That’s why I was having a whinge the other day Steven in the media. Division is equal to death in politics. That’s just a fact of life. Anyone who’s involved with politics, who follows politics, division is death. We’ve seen division in the Liberal party which is so annoying, because I know that there are good hard working Members of Parliament, Luke Howarth, Ann Sudmalis, Michelle Landry our good friend up at Capricornia, they’re gone. This is a free road into the Lodge for Bill Shorten if this division doesn’t stop. That’s why I said the other day I’m sick of it. I’ve had a gut-full of it. We’re elected to run the country, let’s get on with our job. That’s just the message that came from me. I’m sure many of my National Party colleagues agree and a lot of the Liberals as well. Stop the fighting, stop the in-house bickering and do your job for the betterment of all Australians. I hope that messages is going through.

JOURNALIST:

Michael, as a member of the ministry, obviously you’re bound by cabinet solidarity and unity as much as anybody. Tony Abbott makes a lot of sense in what he’s saying. How do you encompass that message without generating disunity? How do you listen to the broad spectrum of views coming out of a broad spectrum of views that are coming out of, and right across the Coalition? Because there’d be differences on your side I’d imagine. All of those voices need to be heard without destroying the ship. How do you do that?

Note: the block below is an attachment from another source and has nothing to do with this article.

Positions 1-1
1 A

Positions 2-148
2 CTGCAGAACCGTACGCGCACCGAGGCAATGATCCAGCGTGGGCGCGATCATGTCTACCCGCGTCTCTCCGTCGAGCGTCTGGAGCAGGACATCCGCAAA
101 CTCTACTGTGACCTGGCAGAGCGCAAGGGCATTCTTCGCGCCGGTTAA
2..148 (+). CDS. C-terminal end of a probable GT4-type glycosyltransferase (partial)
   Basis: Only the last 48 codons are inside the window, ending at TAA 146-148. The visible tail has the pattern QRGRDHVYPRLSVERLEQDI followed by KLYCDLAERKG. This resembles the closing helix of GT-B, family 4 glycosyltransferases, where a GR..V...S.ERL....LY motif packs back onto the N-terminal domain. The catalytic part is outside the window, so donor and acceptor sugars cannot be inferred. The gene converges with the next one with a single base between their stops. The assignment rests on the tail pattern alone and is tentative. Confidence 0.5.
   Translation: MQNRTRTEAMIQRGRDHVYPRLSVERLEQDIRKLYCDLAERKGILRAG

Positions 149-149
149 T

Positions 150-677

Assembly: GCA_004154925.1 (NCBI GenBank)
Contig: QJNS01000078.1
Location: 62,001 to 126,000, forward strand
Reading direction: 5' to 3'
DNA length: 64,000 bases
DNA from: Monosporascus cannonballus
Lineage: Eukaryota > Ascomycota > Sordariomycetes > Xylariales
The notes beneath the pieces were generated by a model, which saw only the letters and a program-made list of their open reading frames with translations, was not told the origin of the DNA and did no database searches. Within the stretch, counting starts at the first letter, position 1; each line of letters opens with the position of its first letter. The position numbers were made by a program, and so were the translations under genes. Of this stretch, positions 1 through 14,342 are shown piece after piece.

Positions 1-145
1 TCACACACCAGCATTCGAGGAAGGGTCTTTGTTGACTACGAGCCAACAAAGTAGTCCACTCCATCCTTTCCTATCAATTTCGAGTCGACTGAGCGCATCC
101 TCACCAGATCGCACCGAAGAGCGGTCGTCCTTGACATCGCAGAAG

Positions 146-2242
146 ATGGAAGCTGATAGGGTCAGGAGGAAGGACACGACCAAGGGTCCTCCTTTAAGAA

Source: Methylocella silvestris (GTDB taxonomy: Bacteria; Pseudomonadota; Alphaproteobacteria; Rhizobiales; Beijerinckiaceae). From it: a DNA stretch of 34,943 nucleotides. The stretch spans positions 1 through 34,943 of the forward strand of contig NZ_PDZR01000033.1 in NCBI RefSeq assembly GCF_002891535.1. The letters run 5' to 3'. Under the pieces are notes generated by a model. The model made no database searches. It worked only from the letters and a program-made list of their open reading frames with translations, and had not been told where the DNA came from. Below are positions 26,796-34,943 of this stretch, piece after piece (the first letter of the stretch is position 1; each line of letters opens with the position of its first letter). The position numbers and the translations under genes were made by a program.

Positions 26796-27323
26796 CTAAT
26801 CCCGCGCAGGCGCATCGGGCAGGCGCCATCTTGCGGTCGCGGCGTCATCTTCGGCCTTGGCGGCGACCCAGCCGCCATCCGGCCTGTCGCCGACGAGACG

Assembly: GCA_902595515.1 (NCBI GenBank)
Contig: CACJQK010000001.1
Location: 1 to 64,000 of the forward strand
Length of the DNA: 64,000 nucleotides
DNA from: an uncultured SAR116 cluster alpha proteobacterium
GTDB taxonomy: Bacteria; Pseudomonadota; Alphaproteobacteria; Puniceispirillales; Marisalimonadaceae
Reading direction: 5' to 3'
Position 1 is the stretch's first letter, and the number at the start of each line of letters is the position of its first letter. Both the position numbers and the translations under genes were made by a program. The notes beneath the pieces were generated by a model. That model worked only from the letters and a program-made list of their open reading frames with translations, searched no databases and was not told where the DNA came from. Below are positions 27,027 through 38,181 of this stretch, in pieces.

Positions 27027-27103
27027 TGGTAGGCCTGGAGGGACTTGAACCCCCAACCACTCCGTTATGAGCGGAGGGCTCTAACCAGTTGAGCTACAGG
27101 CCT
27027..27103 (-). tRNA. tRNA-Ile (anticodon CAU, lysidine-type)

MICHAEL McCORMACK:

I’m listening to the people that elect me and I’m listening to those small business owners and operators right across the country. We’ve got a good message to tell. We’ve really achieved in our first 12 months since the election. We’ve done such a good job and the recent Budget, schools’ needs based funding, health outcomes, record spending in that regard, small business tax cuts, extension to the instant asset write-off, inland rail $8.4 billion, they’re the sorts of things I want to talk about.